The following poem, ‘Love of Country’, was written anonymously and printed in Reynolds’s Miscellany on 13 July 1867. It does not celebrate any one country in particular, but is applicable to all people who love their home country. It has been transcribed by Stephen Basdeo.
Dear to the wayworn traveller,
As he passes through foreign lands,
Are the vine-clad hills with their sunny slopes,
And the beach with the golden sands;
And the song of the breeze, in the old oak trees,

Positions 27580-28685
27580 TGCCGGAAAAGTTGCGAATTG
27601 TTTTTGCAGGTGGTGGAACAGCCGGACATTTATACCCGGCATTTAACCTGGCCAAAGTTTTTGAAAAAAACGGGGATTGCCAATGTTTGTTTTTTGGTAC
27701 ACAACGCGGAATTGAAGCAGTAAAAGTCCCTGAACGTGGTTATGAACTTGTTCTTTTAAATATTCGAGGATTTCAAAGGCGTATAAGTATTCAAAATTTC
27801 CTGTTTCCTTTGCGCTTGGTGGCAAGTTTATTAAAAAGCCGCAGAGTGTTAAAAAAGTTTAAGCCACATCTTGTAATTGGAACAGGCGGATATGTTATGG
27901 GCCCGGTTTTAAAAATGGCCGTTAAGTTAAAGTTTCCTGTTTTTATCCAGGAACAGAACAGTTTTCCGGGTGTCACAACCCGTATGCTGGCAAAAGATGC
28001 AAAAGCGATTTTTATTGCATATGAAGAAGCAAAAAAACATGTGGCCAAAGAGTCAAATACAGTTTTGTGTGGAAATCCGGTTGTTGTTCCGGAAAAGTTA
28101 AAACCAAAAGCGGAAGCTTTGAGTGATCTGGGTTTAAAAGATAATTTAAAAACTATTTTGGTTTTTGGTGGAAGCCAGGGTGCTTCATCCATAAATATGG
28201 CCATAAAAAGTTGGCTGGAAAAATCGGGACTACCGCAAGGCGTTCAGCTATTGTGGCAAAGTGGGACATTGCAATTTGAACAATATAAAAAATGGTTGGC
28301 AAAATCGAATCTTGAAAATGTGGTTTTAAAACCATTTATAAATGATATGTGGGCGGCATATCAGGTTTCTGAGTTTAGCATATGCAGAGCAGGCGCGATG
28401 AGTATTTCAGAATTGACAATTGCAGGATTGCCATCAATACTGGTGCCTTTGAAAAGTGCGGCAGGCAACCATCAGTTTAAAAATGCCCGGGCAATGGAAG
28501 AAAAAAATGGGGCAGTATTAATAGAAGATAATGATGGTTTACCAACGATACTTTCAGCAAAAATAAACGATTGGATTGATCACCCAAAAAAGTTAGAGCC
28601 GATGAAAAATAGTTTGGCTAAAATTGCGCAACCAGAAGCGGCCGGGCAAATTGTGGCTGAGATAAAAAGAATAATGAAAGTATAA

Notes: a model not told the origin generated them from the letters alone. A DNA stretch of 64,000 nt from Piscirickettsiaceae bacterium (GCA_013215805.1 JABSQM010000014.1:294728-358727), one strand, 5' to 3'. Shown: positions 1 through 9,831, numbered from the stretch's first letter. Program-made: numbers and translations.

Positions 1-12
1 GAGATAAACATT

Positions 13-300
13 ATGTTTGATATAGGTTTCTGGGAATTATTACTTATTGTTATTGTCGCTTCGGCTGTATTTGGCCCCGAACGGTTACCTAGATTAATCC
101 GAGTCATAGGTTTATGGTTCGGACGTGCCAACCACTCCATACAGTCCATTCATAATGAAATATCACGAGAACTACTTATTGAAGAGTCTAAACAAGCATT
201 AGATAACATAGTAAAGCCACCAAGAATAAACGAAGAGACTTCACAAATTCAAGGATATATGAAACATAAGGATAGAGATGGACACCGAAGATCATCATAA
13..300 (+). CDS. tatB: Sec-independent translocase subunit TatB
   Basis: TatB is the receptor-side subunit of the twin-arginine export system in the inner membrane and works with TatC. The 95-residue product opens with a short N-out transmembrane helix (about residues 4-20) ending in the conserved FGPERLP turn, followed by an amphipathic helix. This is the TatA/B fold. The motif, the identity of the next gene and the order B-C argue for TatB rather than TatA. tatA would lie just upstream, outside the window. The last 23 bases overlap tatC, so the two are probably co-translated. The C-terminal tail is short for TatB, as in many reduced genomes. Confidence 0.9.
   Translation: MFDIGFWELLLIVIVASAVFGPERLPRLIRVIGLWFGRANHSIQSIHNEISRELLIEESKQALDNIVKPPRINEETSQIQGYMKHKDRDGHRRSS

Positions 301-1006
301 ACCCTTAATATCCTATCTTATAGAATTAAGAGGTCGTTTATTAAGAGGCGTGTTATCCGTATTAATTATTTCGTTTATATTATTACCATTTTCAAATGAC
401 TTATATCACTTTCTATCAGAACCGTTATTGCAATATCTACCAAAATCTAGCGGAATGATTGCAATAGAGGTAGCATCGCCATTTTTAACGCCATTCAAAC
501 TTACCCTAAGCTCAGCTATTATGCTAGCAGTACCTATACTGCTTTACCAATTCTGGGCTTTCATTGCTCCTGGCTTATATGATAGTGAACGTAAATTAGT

And the vale with its lovely flowers;
And the shady glens, and the winding hills,
And the beautiful perfumed bowers.
The clear bright skies of a soft bright clime,
And the mountains’ eternal snows;
And the pure cool lakes, with their waters calm,
And their solemn, deep repose.
The fields where history loved to write,
Its deeds of great renown;
And the homes where good men lived and died,
Where they won Fame’s wreath and crown.
All these he sees, yet deep in his heart,
Is a sacred lonely cell,
Filled with a holy love for a land,
Where his childhood used to dwell;
And a simple leaf from a rugged bush,
From the land which gave him birth,
Is more highly prized by the wanderer,
Than the treasures of all the earth.